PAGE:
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FILE - In this June 12, 2014, file photo, oil pumps and natural gas burn off in Watford City, N.D. The Interior Department is delaying an Obama-era regulation aimed at restricting harmful methane emissions from oil and gas production on federal lands. A rule being published Dec. 8, delays the methane regulation until January 2019, calling the previous rule overly burdensome to industry.  (AP Photo/Charles Rex Arbogast, File)

If only to harness hot air

The civic shakedown of the oil and gas producers continues, and the frenzy has spread to California. Mayor Bill de Blasio of New York started it in January when he said he would seek billions of dollars in reparations from five major companies, including Exxon, BP and Chevron. Published February 4, 2018

GOP holds power to stop spiral

The Ninth Amendment reads, "The enumeration in the Constitution, of certain rights, shall not be construed to deny or disparage others retained by the people." The amendment's numerical precedence gives it primacy over the 10th Amendment. This flows from the clearly stated intent of the Framers to keep the ultimate political power in the hands of the people. Published February 4, 2018

Bankrupt refiner made missteps

The oil industry's campaign to undermine the growth of domestically produced renewable fuels such as ethanol has certainly been ramped up lately. Today they're callously capitalizing on the financial woes of one of the oldest and least efficient refineries in the country, holding it up as a poster child to undermine public support for the nation's renewable fuel policy. Peter Weyrich apparently drank the Kool-Aid and is also blaming the Renewable Fuel Standard (RFS) for Philadelphia Energy Solutions' troubles ("Securing American energy dominance," Web, Jan. 31). Published February 4, 2018

FILE - In this Dec. 7, 2017 file photo, House Judiciary Committee member Rep. Trey Gowdy, R-S.C., speaks during a House Judiciary hearing on Capitol Hill in Washington.  Gowdy says he will not seek re-election. (AP Photo/Carolyn Kaster)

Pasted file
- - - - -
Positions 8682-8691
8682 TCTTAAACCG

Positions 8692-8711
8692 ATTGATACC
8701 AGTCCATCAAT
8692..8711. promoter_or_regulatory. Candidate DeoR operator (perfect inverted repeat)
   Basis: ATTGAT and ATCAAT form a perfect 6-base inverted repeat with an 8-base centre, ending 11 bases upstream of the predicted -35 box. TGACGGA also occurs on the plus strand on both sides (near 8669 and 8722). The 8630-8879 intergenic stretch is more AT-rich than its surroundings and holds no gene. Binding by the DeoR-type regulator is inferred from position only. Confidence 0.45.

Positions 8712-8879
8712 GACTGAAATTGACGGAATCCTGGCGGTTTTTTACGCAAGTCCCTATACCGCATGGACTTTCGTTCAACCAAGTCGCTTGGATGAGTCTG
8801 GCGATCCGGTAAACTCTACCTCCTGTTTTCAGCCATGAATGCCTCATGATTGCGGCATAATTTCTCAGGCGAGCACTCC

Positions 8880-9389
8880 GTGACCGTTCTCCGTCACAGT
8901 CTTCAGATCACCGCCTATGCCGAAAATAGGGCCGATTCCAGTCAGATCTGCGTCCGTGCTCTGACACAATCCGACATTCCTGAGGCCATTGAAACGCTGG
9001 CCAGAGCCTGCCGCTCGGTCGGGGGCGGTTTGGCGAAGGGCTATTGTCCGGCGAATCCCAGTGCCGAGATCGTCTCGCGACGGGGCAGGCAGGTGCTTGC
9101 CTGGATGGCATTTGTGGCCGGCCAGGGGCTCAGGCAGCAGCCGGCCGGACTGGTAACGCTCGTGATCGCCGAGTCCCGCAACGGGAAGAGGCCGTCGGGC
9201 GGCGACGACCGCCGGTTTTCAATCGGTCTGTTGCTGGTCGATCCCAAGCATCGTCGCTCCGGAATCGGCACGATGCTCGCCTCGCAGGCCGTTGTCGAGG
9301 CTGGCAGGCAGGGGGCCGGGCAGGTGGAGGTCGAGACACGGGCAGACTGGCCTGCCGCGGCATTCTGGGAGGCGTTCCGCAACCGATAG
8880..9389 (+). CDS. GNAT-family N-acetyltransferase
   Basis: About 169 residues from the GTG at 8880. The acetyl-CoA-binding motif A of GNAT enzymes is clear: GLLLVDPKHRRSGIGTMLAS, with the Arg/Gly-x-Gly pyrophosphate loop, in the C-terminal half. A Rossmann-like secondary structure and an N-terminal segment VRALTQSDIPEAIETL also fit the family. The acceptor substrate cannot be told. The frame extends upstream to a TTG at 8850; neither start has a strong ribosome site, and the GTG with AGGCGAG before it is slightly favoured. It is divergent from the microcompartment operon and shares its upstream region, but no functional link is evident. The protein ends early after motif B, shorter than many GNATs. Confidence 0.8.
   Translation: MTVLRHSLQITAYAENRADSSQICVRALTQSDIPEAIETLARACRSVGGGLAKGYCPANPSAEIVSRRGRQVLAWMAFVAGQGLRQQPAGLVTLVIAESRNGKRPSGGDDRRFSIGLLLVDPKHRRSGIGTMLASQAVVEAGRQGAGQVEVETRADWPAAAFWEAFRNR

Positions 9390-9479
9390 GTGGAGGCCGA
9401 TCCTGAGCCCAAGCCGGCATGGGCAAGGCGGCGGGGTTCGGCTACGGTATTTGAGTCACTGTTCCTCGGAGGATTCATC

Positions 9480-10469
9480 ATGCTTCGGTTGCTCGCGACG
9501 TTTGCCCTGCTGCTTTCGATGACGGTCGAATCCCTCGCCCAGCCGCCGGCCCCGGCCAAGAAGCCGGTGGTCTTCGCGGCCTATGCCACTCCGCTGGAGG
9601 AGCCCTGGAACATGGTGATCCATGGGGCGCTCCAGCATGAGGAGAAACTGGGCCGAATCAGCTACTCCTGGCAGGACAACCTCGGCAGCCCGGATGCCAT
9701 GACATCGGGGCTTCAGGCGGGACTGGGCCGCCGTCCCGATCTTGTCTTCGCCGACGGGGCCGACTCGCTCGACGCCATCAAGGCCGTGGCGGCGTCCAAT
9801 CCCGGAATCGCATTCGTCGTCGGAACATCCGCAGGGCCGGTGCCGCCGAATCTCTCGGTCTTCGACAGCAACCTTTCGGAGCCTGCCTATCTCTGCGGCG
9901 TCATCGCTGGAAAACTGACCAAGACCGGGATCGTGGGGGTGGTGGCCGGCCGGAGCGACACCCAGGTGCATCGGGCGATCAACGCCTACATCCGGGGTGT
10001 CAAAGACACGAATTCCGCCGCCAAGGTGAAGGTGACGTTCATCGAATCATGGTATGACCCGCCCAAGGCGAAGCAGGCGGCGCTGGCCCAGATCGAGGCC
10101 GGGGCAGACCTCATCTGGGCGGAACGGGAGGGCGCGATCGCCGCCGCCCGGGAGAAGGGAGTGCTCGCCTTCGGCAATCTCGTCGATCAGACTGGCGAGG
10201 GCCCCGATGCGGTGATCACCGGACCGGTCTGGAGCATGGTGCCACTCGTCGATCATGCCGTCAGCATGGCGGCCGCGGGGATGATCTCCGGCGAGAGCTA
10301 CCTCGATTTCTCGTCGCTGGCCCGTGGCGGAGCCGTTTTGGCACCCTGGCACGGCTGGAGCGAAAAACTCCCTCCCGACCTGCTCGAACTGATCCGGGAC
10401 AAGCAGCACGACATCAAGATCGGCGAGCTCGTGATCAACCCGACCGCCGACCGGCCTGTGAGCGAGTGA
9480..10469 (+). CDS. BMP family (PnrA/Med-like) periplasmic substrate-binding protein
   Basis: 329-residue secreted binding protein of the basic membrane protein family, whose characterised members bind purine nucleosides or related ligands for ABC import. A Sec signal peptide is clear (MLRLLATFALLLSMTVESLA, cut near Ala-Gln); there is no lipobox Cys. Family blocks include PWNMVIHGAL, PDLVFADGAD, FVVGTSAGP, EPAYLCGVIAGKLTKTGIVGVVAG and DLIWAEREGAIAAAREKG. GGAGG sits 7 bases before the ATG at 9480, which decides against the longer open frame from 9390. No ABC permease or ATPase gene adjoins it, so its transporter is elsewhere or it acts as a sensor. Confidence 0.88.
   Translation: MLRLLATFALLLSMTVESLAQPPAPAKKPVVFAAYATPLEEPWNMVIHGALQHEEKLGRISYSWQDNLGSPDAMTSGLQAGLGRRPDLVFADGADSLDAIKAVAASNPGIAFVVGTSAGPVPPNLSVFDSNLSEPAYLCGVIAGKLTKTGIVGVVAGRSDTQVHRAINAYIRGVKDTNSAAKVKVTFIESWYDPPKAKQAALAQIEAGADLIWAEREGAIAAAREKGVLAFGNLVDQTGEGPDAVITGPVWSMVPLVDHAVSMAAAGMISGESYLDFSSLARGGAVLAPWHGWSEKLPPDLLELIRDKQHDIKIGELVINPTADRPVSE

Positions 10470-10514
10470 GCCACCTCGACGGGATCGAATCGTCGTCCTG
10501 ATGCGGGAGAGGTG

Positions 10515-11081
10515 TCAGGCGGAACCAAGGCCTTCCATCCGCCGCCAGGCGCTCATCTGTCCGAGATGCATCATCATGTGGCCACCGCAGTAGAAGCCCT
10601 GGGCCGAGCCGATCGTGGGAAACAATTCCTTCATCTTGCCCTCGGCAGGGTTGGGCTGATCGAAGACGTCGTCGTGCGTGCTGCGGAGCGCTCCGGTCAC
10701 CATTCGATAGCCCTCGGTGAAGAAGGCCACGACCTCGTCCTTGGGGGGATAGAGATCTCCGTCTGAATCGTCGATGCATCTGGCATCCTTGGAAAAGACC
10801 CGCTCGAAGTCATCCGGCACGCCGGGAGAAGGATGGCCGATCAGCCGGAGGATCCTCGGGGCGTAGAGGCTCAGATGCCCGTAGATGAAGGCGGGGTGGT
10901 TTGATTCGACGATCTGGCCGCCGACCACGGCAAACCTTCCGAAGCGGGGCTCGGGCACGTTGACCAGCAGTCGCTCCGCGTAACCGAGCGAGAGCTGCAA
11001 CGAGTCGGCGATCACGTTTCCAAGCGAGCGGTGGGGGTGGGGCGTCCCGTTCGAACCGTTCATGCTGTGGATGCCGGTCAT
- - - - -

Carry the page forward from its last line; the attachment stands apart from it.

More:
Congressional Republicans in flight

Not so long ago the conventional capital wisdom, retailed wholesale by the pundit class, held that all that was necessary to replace the Republican Congress with a large, left-thinking Democratic Congress bent on revenge, was to count the votes. The liberal landslide was on the way. Published February 1, 2018

Left's comeuppance?

For the first 30 years of my life, I was a proud registered Democrat, following in the footsteps of my mother and my father, a steel worker and card-carrying union member. Our family was very conservative and traditional, as were most of the people in our small, heavily Republican town in southeastern Pennsylvania. Published February 1, 2018

Compassion only for some

Young children brought to the United States, legally or illegally, have little to say in the matter. So "Dreamers" didn't just pack up their knapsacks and wade across the Rio Grande; their parents brought them here. Many Dreamer supporters like to remind us incessantly that we cannot blame these children for their parents' actions (knowingly violating the law and placing their children in legal jeopardy). Liberals' mantra on this matter seems to be "As a country, we can't blame these children for what their parents did." Published February 1, 2018

A dog is dressed for the weather - with a puffer coat and rubber boots - while walking on a cold, wet morning, Tuesday, Jan. 30, 2018 in New York. (AP Photo/Mark Lennihan)

Curbing the use of canine guinea pigs

Nobody likes torturing dogs, or even cats, and the Veterans Administration is under pressure to stop certain experiments. The opposition to the program is even bipartisan, which makes the legislation a rare animal in Washington, where even celebrating the decline in black unemployment is a celebration too far for rabidly partisan Democrats lest President Trump get credit for good fortune. Published January 31, 2018

House Minority Leader Nancy Pelosi of California and Minority Whip Steny Hoyer, D-Md., listen to the State of the Union address to a joint session of Congress on Capitol Hill in Washington, Tuesday, Jan. 30, 2018. (AP Photo/J. Scott Applewhite)

A grand night for slinging

"Resistance" is highly popular in the salons of the Democratic left, but it's a dish best served hot inside the Democratic bubble. The dish does not travel well, and there appears scant appetite for it where happy people live. Published January 31, 2018

Incest victims' plight among worst

As someone who was sexually harassed, I know first-hand about the inner pain that victims experience. But as someone who spent five years as a therapist working in the fields of alcoholism, drug addiction and mental health, I want to share my observations and research findings about various forms of "abuse." Published January 31, 2018

Follow Obama-library lead